Sep 12, 2023 - News

An interview with Nashville Councilmember Zulfat Suara

Photo: courtesy of Councilmember Zulfat Suara

In the competition for Metro Council at-large seats, there's always been a race within the race.

Of course, each candidate wants to reach one of the five seats representing all of Davidson County.

  • But the top prize is the first chair, which goes to the candidate who earns the most votes.

Why it matters: On Aug. 3, Councilmember Zulfat Suara became the first Black candidate in Metro's 60-year history to win the first chair.

  • Her top standing positions her to be a leader on a younger and more progressive Metro Council for the next four years.

We interviewed Suara about her first term on the council and her thoughts on what the next four years could look like.

What made you want to run for Metro Council four years ago? [Note: Suara ran unsuccessfully for school board in Bolivar, Tennessee, before moving to Nashville)

The first time I lived in Nashville, my kids went to school in West Nashville. But when I came back the second time, my daughter, the youngest, went to a school in North Nashville called John Early. Being in that school every day, I saw the kids did not have enough computers in the classroom.

At that time, pre-COVID, they had a computer cart and they took it from one classroom to another. That, to me, was unacceptable. The other thing I saw was I was principal for a day and a young man came to school and he was quiet and reserved, not talking to his peers.

The real principal led him to a room, and I found out he was self-conscious because he was wearing a dirty uniform.

It got me thinking. Look at this young man who, just because his uniform was dirty, was not participating with his peers. I could only imagine what would happen that day in class. Maybe he has a bad day and ends up in detention. That's how things escalate, that's how that school-to-prison pipeline materializes, even for something as minimal as a dirty uniform.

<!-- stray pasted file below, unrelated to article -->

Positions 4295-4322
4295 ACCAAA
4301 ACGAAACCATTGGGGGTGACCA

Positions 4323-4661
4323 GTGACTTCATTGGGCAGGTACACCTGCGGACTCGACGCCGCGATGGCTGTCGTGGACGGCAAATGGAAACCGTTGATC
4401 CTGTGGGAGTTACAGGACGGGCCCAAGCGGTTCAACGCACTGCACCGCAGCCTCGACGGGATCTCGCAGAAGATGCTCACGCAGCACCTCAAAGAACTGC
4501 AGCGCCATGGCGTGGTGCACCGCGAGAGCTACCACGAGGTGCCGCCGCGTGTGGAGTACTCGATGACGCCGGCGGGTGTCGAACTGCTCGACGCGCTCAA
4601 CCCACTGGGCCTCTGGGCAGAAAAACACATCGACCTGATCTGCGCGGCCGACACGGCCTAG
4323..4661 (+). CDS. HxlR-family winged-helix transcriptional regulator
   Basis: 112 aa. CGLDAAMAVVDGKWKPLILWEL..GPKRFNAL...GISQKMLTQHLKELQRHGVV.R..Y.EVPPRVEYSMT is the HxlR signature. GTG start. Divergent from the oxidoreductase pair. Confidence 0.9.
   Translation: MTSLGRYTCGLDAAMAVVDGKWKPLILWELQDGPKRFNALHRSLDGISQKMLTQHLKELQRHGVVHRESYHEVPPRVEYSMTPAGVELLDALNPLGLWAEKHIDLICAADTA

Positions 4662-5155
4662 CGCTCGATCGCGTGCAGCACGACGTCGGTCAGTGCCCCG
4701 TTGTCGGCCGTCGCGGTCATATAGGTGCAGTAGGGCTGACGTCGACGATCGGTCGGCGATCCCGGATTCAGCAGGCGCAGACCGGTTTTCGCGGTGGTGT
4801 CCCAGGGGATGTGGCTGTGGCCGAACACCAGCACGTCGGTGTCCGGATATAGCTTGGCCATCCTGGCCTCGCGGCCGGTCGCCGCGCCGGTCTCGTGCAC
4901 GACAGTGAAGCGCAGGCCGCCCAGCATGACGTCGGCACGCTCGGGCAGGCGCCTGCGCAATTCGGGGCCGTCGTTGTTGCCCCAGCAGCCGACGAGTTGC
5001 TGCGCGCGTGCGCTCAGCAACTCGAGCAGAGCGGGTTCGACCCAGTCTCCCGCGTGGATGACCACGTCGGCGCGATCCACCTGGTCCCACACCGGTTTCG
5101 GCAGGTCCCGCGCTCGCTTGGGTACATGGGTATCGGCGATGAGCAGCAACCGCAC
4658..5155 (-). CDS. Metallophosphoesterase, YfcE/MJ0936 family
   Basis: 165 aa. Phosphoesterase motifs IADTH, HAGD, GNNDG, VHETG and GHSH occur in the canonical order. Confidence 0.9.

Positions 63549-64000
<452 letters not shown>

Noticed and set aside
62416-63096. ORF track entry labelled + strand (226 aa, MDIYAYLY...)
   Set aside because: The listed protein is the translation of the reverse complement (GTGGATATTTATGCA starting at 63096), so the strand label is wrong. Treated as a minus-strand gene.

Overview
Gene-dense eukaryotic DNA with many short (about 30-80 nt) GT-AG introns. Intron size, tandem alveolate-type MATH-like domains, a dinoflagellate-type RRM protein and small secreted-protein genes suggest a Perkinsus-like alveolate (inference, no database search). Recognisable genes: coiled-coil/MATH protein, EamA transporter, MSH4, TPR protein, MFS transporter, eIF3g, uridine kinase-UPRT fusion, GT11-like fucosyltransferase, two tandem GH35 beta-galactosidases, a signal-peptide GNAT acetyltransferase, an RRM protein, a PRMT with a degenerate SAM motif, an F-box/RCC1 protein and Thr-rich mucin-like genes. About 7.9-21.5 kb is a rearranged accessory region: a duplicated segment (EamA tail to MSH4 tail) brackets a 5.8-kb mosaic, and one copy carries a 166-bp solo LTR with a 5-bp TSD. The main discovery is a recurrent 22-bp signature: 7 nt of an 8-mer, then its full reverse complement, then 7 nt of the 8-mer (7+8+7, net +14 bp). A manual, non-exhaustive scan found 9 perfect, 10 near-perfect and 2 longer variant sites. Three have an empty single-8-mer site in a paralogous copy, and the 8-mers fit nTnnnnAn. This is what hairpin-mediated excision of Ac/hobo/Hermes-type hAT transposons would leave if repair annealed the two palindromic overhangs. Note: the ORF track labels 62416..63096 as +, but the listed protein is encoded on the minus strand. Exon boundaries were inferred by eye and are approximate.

There were things I was seeing and I was thinking, if the government is aware of it, I don't think we're doing enough. That was the primary reason I jumped in the race.

One of your early legislative accomplishments was a budget amendment, which tied extra funding for raises at MNPS to whether there was enough money in the reserve fund. I had never seen a conditional budget allocation like that before.

I look at our teachers, the people who are working and training the minds of our precious kids. Some of them are doing two jobs. My take is, when do you have the time for yourself, or the time to be all you can to the student if you have to work two jobs?

Unfortunately, you will recall that right after we got elected, the comptroller came and said the fund balances were in shambles. The state threatened to take over our finances. We had to clean up our house.

We raised taxes and did all that, but I wanted to take the money from the fund balance. So the compromise at the end of the day was, I said I think the fund balance will be fine. The caveat came in that we would do it if we had the money [about $7 million] in the fund balance. It was cleverly written so it gave us the opportunity to do it.

Did you enjoy your first term?

I don't think that would be the word I would use to describe it. The word I'd use is rewarding. We just talked about [directing reserve fund money to teacher raises]. Every time I think about it, it brings a smile to my face because I know it helped our teachers and in turn helped our children. So that's very rewarding and fulfilling to me.